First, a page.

Lenders hold portfolio loans on their own books, which allows them to set their own rules. Portfolio loans are often a good choice for people with a different income recourse, other than paycheck. For instance, “private contractors” generally have a solid income showing on their 1099, but have unique write-offs on their taxes, which does not allow them to be qualified for conventional loans.
Two year income history is required by lenders on all conventional loans, portfolio loans, on the other hand, are more flexible in that area. Before the housing meltdown few years ago, the lenders offered a “stated income” program, which basically just required the borrower to say how much they earned. Portfolio programs, these days, offer similar programs, which allow to support your income with other documents then W2 and paystubs.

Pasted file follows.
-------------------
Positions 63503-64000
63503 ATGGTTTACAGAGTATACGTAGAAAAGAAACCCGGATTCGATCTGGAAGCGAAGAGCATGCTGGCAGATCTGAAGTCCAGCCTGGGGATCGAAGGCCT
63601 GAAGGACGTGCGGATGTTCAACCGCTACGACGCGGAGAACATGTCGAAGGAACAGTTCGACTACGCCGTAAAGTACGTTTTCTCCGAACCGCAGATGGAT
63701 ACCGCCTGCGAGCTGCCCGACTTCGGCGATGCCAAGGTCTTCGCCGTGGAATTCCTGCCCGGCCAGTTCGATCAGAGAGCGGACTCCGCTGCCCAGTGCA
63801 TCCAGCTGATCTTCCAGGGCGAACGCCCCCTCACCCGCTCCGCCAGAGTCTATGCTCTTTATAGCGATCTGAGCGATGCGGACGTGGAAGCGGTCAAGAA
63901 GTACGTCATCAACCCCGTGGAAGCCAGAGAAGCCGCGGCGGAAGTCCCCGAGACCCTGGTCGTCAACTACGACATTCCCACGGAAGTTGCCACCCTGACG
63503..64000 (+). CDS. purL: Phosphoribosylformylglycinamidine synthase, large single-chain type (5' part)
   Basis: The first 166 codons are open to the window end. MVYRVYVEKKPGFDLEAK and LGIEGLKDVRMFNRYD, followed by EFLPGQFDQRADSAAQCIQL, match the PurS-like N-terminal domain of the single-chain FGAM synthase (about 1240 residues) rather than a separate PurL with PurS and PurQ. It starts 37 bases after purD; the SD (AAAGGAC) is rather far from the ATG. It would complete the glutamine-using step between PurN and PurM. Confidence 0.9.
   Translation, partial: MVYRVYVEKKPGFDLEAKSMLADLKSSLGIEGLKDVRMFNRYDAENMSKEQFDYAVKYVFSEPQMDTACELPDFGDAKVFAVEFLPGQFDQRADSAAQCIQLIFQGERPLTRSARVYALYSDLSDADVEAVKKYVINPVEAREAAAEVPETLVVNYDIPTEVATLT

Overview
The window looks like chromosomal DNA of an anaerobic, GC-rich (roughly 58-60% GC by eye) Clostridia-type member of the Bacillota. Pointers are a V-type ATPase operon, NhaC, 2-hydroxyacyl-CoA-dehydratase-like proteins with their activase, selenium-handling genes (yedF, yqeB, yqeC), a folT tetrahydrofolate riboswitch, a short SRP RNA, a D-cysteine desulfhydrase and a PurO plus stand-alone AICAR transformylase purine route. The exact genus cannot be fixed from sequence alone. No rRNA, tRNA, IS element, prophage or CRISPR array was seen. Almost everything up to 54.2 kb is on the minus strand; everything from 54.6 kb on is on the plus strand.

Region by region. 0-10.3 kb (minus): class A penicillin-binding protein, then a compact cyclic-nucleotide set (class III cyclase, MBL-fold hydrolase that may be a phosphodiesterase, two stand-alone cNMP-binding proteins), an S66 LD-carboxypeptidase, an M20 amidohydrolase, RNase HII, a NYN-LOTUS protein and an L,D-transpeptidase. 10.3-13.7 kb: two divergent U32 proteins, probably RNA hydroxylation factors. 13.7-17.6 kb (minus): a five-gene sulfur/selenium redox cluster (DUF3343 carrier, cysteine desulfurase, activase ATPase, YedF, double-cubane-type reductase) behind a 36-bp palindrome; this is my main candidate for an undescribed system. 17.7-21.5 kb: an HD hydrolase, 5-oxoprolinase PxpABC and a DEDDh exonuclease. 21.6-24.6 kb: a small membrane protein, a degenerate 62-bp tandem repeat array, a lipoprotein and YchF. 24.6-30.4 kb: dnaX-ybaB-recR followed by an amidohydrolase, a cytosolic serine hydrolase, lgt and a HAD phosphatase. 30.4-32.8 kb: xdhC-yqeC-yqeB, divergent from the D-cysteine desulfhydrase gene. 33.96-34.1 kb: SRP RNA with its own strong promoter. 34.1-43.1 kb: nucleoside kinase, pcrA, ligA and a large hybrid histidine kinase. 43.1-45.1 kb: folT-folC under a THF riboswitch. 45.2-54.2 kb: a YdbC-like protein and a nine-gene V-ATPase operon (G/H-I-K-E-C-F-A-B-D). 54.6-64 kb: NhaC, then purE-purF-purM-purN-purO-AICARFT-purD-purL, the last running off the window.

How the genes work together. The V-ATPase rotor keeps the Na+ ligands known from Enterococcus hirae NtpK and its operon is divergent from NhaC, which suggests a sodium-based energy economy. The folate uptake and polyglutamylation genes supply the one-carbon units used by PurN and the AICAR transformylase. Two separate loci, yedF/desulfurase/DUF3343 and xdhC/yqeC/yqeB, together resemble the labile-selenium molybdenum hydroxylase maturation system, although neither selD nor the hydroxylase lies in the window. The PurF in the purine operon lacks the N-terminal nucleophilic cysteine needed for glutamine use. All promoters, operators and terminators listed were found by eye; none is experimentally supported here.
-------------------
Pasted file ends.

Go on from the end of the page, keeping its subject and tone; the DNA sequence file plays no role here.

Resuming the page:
Such portfolio programs are beneficial to “private contractors” and self-employed borrowers, however, portfolio programs sometimes require a higher down payment.